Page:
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abstract = "Diabetes mellitus (DM) is a significant risk factor for loss of patency after endovascular intervention, but the contribution of glycemic control to infrapopliteal artery patency among patients with DM is unknown. All percutaneous infrapopliteal interventions among patients with DM from 2006 to 2013 were reviewed and pre-procedure fasting blood glucose (FBG) was recorded. The primary endpoint was primary patency at 1 year as determined by duplex ultrasound. A total of 309 infrapopliteal lesions in 149 patients with DM were treated with balloon angioplasty during the study period. The median FBG was 144 mg/dL. At 1 year, the rate of primary patency was 16{\%} for patients with FBG above the median, compared to 46{\%} for patients with FBG below the median (hazard ratio (HR) 1.82 for FBG ≥144, p=0.005). Amputation rates at 1 year trended higher among patients with high versus low FBG (24{\%} vs 15{\%}, p=0.1). One year major adverse limb event rates were also higher for patients with high versus low FBG (35{\%} vs 23{\%}, p=0.05). Although patients with high FBG were more likely to have insulin-requiring DM (73{\%} vs 50{\%}, p=0.003) the association of high FBG with loss of primary patency remained significant even after adjusting for insulin use as well as other lesion-specific characteristics (adjusted HR 1.8, 95{\%} CI 1.2-2.8). In conclusion, high fasting blood glucose at the time of infrapopliteal balloon angioplasty is associated with significantly decreased primary patency and may also be a risk factor for major adverse limb events among patients with a threatened limb.",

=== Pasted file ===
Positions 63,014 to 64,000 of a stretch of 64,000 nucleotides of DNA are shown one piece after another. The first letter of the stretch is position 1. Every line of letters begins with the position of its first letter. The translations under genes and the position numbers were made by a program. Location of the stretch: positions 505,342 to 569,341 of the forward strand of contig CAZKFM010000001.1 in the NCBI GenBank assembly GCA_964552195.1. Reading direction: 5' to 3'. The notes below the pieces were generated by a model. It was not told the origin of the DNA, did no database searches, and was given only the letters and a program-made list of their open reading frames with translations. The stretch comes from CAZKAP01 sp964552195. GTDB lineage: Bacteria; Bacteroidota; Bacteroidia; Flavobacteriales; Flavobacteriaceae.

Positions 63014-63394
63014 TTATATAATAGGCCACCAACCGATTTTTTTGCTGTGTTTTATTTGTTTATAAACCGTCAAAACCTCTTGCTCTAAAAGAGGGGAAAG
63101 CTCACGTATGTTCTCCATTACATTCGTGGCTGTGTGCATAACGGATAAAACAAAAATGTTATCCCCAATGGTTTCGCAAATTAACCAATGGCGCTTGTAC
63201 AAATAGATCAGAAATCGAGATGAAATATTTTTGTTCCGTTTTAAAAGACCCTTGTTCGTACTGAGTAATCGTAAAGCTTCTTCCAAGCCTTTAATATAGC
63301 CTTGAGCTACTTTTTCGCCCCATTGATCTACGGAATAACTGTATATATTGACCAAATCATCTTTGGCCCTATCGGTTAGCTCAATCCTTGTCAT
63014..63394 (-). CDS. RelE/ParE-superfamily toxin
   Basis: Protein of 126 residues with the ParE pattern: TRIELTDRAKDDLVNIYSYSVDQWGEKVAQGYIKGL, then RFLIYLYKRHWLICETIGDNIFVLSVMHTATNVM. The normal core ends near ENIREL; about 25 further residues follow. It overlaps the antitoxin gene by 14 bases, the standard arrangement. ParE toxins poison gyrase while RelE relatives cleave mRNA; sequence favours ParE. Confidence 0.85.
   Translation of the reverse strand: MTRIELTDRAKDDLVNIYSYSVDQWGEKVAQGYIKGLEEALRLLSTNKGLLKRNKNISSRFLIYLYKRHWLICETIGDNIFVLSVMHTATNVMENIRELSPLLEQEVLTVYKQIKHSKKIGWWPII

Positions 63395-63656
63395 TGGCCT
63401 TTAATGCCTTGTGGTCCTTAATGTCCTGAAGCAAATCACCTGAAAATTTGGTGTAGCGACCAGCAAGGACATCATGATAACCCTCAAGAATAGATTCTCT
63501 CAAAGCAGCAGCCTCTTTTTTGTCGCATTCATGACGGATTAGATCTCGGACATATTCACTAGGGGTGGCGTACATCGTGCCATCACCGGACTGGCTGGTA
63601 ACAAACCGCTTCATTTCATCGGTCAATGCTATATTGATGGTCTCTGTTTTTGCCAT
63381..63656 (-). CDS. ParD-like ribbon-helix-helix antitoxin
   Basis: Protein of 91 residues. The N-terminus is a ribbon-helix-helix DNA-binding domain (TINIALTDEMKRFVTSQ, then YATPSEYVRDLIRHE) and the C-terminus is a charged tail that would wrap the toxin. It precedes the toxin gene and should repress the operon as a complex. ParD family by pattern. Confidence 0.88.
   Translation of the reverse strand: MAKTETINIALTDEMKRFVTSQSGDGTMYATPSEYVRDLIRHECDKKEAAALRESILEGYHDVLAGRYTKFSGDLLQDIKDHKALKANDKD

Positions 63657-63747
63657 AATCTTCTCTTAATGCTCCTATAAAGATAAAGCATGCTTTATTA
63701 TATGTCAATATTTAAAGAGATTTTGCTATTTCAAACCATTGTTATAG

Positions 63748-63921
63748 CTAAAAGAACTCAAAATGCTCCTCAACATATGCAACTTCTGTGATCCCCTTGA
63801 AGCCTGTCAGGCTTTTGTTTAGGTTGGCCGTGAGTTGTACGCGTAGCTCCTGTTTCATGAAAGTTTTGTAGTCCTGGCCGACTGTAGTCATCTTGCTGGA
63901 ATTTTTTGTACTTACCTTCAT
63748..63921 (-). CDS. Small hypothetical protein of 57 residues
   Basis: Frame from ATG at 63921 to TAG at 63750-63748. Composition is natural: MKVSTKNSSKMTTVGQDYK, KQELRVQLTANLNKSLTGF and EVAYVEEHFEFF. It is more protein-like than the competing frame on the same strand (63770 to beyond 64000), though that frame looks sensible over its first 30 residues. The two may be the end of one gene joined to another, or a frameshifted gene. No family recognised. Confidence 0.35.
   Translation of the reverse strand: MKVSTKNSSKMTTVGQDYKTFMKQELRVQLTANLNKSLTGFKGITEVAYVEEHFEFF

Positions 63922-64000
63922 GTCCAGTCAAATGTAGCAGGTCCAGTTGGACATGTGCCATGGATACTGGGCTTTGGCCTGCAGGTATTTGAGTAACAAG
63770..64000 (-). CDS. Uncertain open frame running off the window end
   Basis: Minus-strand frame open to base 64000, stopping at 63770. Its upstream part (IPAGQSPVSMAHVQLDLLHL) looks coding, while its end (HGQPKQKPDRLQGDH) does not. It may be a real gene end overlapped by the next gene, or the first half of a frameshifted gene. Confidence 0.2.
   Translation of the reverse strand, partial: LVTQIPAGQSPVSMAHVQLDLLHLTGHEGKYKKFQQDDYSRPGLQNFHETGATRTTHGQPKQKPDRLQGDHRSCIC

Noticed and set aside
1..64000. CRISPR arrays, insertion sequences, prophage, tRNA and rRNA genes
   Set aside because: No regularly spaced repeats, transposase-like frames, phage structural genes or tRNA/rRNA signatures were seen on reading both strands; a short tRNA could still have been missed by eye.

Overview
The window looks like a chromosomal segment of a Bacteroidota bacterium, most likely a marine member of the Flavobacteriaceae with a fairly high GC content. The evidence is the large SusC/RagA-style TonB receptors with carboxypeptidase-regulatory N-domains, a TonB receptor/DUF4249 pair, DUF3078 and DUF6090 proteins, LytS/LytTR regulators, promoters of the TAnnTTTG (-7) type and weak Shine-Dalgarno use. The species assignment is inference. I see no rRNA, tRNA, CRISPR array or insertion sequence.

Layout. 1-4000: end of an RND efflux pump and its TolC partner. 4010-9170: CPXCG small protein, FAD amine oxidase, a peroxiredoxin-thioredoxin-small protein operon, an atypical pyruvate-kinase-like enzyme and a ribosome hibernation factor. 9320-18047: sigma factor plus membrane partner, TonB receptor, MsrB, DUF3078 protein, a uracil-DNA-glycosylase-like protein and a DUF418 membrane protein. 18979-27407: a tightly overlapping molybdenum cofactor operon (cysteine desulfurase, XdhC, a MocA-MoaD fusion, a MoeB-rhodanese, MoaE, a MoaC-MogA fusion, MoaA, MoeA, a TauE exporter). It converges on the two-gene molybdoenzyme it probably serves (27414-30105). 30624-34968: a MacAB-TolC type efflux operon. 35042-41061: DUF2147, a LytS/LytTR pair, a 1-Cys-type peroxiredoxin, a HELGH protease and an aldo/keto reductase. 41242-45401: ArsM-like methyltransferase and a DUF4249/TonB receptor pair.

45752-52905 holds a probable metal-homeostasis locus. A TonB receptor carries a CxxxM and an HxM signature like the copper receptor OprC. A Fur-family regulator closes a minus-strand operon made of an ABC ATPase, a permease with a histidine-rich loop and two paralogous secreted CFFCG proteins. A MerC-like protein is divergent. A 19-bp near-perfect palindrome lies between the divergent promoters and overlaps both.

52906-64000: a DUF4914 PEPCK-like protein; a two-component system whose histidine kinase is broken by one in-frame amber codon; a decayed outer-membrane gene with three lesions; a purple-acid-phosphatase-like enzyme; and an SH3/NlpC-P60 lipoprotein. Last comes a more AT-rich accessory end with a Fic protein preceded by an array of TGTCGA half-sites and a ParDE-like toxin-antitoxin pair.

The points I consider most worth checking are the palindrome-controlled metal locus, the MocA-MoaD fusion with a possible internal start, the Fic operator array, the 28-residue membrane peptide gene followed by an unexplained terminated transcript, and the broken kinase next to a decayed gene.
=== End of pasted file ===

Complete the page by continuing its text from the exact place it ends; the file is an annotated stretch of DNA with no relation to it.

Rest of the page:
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AB - Diabetes mellitus (DM) is a significant risk factor for loss of patency after endovascular intervention, but the contribution of glycemic control to infrapopliteal artery patency among patients with DM is unknown. All percutaneous infrapopliteal interventions among patients with DM from 2006 to 2013 were reviewed and pre-procedure fasting blood glucose (FBG) was recorded. The primary endpoint was primary patency at 1 year as determined by duplex ultrasound. A total of 309 infrapopliteal lesions in 149 patients with DM were treated with balloon angioplasty during the study period. The median FBG was 144 mg/dL. At 1 year, the rate of primary patency was 16% for patients with FBG above the median, compared to 46% for patients with FBG below the median (hazard ratio (HR) 1.82 for FBG ≥144, p=0.005). Amputation rates at 1 year trended higher among patients with high versus low FBG (24% vs 15%, p=0.1). One year major adverse limb event rates were also higher for patients with high versus low FBG (35% vs 23%, p=0.05). Although patients with high FBG were more likely to have insulin-requiring DM (73% vs 50%, p=0.003) the association of high FBG with loss of primary patency remained significant even after adjusting for insulin use as well as other lesion-specific characteristics (adjusted HR 1.8, 95% CI 1.2-2.8). In conclusion, high fasting blood glucose at the time of infrapopliteal balloon angioplasty is associated with significantly decreased primary patency and may also be a risk factor for major adverse limb events among patients with a threatened limb.